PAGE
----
French claim jobs promises broken

July 21, 2006

France's academics have accused the Government of breaking its promises to higher education.

Education Minister Gilles de Robien and his deputy Francois Goulard, who has responsibility for higher education and research, announced 22 initiatives and reforms planned or under way throughout the education system. These include measures aimed at cutting student dropout rates, improving university-employment links and a "Pact for Research" that should establish a High Council of Science and Technology and agencies to commission and evaluate research.

But university presidents and public sector unions are concerned about the Government's failure to honour its promises over new posts, and claim that the number created next year will be only half that pledged by President Jacques Chirac.

In August 2005, after 18 months of protest over cuts in funding and posts, President Chirac made a commitment to "release substantial financial resources on a level with our ambitions: E6 billion (£4 billion) over three years, 3,000 additional posts in 2006 and the same number in 2007".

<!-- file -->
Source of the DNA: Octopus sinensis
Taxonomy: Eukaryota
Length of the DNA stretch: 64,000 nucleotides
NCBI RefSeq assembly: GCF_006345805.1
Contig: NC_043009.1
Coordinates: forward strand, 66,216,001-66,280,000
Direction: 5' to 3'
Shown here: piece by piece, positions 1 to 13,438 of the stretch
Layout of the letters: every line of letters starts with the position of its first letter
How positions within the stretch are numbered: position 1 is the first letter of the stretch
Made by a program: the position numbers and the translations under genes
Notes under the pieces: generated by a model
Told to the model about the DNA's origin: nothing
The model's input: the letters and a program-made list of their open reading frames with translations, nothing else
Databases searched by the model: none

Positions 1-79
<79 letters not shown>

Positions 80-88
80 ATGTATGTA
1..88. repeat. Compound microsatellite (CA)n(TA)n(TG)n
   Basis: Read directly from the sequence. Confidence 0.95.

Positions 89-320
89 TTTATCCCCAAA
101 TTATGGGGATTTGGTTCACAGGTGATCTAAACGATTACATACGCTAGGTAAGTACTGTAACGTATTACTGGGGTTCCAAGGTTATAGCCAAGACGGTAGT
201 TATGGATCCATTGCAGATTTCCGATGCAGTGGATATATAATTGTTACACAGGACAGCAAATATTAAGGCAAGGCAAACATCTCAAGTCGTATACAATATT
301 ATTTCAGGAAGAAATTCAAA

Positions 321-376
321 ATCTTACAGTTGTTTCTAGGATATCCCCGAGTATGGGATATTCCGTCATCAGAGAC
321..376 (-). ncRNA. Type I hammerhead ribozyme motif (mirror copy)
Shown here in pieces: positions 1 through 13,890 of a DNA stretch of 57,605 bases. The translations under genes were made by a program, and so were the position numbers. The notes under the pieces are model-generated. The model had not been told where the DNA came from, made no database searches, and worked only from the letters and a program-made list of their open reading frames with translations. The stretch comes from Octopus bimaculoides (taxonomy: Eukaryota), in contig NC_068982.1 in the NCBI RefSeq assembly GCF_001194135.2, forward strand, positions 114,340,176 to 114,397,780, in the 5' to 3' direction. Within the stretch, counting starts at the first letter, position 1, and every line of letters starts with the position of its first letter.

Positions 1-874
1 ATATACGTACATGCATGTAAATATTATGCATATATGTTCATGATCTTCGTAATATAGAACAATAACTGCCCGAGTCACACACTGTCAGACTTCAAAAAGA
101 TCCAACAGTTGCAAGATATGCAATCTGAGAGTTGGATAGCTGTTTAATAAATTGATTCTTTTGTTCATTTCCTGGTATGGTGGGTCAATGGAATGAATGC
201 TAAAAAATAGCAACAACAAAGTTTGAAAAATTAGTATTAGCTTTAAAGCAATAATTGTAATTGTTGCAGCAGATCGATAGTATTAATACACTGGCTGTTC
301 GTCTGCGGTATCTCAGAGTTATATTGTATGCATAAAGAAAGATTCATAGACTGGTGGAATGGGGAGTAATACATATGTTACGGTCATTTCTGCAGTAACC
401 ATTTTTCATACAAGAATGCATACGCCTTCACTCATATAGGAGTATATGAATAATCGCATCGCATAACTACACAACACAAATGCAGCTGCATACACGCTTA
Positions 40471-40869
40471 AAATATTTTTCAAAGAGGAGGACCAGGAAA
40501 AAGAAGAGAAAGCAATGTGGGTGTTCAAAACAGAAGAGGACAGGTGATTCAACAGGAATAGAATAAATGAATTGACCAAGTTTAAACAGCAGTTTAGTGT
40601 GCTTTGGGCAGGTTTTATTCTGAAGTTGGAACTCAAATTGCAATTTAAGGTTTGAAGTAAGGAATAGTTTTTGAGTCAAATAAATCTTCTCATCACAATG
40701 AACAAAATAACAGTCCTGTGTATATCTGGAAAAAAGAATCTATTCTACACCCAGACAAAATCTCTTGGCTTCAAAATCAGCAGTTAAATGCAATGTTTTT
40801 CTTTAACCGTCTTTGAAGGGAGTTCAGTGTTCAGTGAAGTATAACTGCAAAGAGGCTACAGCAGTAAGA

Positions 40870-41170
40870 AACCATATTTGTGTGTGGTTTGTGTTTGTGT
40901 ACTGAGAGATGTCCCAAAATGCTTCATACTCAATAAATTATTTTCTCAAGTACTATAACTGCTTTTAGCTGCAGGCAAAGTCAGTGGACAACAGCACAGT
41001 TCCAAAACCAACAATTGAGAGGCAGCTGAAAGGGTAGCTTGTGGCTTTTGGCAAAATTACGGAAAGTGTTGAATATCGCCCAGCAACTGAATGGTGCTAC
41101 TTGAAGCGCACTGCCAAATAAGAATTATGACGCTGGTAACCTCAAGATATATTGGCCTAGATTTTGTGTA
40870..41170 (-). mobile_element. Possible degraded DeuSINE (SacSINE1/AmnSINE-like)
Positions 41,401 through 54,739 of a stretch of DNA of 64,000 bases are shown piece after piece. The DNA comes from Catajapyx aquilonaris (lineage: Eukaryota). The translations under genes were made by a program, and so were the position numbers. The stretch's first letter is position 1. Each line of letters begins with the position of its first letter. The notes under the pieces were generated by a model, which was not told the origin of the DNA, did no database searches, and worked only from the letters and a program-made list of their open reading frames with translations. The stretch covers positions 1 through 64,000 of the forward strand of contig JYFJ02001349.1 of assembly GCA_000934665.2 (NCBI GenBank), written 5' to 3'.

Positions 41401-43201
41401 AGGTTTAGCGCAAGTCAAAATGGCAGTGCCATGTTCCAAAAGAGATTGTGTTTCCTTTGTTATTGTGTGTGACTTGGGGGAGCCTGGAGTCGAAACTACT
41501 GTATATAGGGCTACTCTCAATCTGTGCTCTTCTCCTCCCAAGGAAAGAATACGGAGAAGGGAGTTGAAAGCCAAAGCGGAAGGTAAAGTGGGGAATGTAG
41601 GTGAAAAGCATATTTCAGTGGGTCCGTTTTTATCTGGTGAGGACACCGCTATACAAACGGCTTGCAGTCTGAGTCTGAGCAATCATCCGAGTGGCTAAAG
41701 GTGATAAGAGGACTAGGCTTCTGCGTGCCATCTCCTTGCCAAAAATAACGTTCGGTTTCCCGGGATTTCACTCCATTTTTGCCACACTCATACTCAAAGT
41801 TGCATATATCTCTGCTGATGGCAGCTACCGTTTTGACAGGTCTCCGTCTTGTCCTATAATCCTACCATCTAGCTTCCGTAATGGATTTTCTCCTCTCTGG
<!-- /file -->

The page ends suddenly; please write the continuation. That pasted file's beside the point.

But the 2007 budget announced by the ministers late last month will axe 15,000 public service jobs, nearly half of them in education, although 1,500 new posts for researchers, university teachers and technical staff will be created.

The Conference of University Professors said the Government was "breaking its commitments, a decision that will only reinforce a climate of distrust".

SNTRS-CGT, which represents researchers, said the decision was "unacceptable" and claimed the Government was counting on privatisations to finance its new national research agency.

登录 或者 注册 以便阅读全文。

请先注册再进行下一步

获得一个月的无限制地在线阅读网站内容。只需注册并完成您的职业简介.

注册是免费的,而且非常简单。一旦成功注册,您可以每个月免费阅读3篇文章。:

  • 获得编辑推荐文章
  • 率先获得泰晤士高等教育世界大学排名相关的新闻
  • 获得职位推荐、筛选工作和保存工作搜索结果
  • 参与读者讨论和公布评论
注册

欢迎反馈

Log in or register to post comments

评论最多

Recent controversy over the future directions of both Stanford and Melbourne university presses have raised questions about the role of in-house publishing arms in a world of commercialisation, impact agendas, alternative facts – and ever-diminishing monograph sales. Anna McKie reports

3 October